I leaned over the edge of the railing, down the six stories that separated me from the street below. I was just high enough that the noise from the crowds of people hustling along the street wafted into a soft buzz by the time it reached me, creating a peaceful ambient sound.
I gazed at the old world architecture, the buildings in their varying colors of pastel yellows and rusted reds with contrasting white trims, wondering about the centuries of stories they could tell, while a string quartet struck up a song somewhere on the street. As an instrumental version of “Imagine” sang softly across the Puerta del Sol, one of Madrid’s oldest squares, it hit me that I was truly in the heart of Spain.
It took five days before the surreal realization that I was in Spain resonated enough to stop me speechless. But as the afternoon sun began its slow descent and I listened to the string quartet while taking in what was left of the day’s warmth, I couldn’t help but be amazed that I had finally made it to Europe, to Spain, and I prayed the moment would last forever.
The previous four days had been occupied by Barcelona, exploring the seaside city’s Catalan culture through tapas and Cava. My friend and I saw the typical Gaudi architecture required by all tourists, I tried—and loved—my first dish of paella, and we discovered that local wine was surprisingly inexpensive. Barcelona’s finale was the opera in the impressive Grand Teatro Liceu, a building that surpassed every dream I had of it.
We moved onto Madrid, where we slowed down the pace and focused on taking in the intricacies of Spanish culture and the intimate beauty of the city. I fell in love with her architecture, the narrow winding streets covered in cobblestone, and captivating history. I was constantly mesmerized by the fact that the city—like most of Europe—told time in the form of centuries, not decades, with stories spanning lengths of time I couldn’t even fathom.
After we toured Madrid’s cathedrals, palaces and opera house, we took a day trip to Toledo to experience a Medieval city firsthand. Like a time capsule into Spain’s history, somehow the streets were more narrow, more winding than Madrid’s; the churches even older, the culture more ancient. And all the more breathtaking.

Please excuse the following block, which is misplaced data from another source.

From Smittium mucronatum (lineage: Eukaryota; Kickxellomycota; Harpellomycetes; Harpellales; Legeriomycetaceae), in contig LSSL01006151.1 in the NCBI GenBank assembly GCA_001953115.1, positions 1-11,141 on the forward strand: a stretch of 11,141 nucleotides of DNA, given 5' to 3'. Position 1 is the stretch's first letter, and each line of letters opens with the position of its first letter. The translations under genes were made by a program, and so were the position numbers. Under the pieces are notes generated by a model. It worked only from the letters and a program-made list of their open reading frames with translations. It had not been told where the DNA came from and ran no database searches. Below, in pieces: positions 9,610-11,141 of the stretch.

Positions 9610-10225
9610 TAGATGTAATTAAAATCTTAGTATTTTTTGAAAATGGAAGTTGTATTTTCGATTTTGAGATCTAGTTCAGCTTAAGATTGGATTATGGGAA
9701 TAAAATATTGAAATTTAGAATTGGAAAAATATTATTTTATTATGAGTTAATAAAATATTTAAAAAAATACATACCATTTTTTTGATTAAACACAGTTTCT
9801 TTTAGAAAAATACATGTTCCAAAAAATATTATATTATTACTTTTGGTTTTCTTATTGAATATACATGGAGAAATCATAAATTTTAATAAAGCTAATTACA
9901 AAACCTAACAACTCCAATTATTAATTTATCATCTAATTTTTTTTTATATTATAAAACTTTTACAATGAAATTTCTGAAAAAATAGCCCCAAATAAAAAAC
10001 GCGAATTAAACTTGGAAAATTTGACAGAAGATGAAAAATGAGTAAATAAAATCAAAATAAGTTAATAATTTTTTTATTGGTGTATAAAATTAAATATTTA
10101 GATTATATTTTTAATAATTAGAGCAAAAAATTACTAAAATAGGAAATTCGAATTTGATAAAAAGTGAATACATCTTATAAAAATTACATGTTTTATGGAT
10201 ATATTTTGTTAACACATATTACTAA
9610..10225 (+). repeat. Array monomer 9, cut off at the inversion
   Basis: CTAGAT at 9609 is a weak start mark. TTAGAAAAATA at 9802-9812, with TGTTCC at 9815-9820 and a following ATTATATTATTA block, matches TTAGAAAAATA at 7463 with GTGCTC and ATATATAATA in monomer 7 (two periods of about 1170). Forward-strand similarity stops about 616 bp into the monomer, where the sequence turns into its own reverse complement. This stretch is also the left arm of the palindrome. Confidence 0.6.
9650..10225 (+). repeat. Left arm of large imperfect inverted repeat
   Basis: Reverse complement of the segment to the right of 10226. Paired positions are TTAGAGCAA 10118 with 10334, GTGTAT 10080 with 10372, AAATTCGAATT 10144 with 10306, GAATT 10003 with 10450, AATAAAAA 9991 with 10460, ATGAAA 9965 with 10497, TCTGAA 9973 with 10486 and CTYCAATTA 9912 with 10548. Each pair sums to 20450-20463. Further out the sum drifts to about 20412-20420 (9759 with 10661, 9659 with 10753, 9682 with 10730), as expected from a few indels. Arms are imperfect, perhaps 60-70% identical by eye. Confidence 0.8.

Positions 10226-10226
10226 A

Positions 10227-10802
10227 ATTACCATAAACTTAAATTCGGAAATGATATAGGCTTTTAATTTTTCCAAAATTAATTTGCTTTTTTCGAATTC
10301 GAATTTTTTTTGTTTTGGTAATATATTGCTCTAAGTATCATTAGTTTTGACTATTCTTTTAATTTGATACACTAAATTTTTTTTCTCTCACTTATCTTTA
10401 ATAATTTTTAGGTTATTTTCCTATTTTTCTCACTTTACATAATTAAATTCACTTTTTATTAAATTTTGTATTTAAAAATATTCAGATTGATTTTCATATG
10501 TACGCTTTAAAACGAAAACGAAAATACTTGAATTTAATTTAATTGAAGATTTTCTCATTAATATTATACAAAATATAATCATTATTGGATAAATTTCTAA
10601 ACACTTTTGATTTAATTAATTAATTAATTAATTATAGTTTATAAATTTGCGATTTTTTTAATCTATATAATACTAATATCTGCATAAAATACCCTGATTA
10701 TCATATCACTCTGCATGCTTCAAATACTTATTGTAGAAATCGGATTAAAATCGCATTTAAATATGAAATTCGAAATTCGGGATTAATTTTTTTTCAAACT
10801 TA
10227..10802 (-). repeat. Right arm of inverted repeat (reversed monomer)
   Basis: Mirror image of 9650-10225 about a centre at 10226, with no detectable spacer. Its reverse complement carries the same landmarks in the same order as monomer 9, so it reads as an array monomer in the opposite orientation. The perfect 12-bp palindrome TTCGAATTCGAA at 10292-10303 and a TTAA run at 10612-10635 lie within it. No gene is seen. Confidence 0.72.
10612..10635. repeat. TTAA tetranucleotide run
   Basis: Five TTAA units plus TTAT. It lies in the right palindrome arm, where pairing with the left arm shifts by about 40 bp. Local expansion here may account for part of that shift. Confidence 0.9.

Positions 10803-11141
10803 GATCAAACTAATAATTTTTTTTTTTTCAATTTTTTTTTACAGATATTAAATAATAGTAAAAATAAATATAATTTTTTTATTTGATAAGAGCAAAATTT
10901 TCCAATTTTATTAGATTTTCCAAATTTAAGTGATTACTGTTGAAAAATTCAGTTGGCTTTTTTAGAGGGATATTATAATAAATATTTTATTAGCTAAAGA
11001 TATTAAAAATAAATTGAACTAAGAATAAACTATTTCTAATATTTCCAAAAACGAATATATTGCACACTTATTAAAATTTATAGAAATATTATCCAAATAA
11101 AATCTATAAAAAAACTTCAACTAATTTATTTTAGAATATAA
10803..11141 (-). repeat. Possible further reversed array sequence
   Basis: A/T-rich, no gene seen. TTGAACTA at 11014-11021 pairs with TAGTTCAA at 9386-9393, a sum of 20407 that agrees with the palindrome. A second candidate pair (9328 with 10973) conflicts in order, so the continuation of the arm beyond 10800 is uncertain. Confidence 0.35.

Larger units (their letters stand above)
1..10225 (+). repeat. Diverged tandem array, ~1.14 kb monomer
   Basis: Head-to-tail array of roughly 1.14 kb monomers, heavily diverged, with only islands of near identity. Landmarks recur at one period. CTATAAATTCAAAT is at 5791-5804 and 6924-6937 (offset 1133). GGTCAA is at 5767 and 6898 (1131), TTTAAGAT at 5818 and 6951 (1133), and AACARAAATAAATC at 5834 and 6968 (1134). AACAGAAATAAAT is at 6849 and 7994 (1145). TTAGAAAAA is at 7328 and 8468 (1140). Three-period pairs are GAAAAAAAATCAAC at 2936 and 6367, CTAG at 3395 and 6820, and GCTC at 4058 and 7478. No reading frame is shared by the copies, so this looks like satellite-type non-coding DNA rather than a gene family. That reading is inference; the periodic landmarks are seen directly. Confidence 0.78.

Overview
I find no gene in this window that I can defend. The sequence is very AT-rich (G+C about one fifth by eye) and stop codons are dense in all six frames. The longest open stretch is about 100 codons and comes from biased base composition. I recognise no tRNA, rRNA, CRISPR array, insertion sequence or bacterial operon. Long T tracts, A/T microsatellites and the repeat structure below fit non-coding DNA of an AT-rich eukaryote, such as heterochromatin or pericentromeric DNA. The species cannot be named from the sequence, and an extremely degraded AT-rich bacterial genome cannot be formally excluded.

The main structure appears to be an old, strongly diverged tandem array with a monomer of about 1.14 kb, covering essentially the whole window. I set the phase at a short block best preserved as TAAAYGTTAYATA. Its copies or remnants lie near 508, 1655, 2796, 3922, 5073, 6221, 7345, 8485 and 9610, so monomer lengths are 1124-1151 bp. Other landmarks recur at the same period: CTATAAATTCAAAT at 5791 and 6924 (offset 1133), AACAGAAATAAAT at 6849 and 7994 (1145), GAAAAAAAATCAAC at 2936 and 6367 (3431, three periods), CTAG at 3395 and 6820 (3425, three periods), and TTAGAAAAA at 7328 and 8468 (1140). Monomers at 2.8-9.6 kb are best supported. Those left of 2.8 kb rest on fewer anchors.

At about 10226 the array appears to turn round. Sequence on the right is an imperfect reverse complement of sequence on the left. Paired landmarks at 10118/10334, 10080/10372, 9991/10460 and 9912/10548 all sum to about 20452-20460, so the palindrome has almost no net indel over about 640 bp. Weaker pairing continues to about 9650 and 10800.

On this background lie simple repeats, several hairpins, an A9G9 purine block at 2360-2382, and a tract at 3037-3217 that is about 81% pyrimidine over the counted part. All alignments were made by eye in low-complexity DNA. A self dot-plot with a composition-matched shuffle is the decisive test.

While I could have remained in Spain for weeks, maybe even years, eventually we moved onto Paris. The city’s quaint cafés, iconic buildings and famous structures have been photographed a thousand times but seeing them with my own eyes was different. Paris elicits a beauty that is truly enchanting. Every street stopped me in my tracks as being picture-perfect. It turns out that all the hype, the obsession, is justified.
And not just its physically beauty. Every pastry, every sip of wine, every bite of every dish was memorable. So many moments in Paris stunned me to a stop, requiring me to pinch myself. Yes, this was Paris, and yes, I was really here.
So much of Paris was overcrowded by tourists. Like the graffiti that taints the city, it’s easy to get distracted by the grime. But I reminded myself to look beyond those things and see the city for what it is: a fairytale that I have dreamed of experiencing for years.
In four days we marked off an impressive list of sightseeing requirements throughout Paris: the Eiffel Tower, of course, the Arc de Triomphe, the Notre Dame. We visited the Catacombes and the Palace of Versailles. Then we saw the opera followed by a ballet/opera in the most stunning building I have ever been able to step foot in. It was surreal in the most extreme definition.
On our final day in France we took a day trip to the Champagne region, visiting the vineyards of Épernay and Reims that made sparkling wine famous throughout the world: Moët & Chandon and Vueve Clicquot. The side trip had several hiccups but by the end of the day when it was all behind us and our only memories were of sipping first class Champagne, all was well with the world.
In a final display of beauty, as we returned to our apartment on the last night of our trip, a rainstorm appeared suddenly to blanket the Parisian streets in a dazzling display of sparkle. I’ve heard that Paris is stunning in the rain and she showed me that indeed she shines, even during a storm.
And then, just like that, our adventures were heartbreakingly over. The trip was finished and all we had to take with us were memories of amazing moments, amazing places and amazing food.
Over the next few weeks I’d like to share details of my travels through Barcelona, Madrid, Toledo, Paris and Champagne with you. I’ll tell about what we saw and what we ate, including a 17-course tasting menu in Barcelona, eating a dish I always said I’d never touch in Madrid, finding ramen in Paris and one of the most memorable meals of my life. I hope you won’t mind letting me relive my trip and stepping back into the dream that it was, even if for just a moment.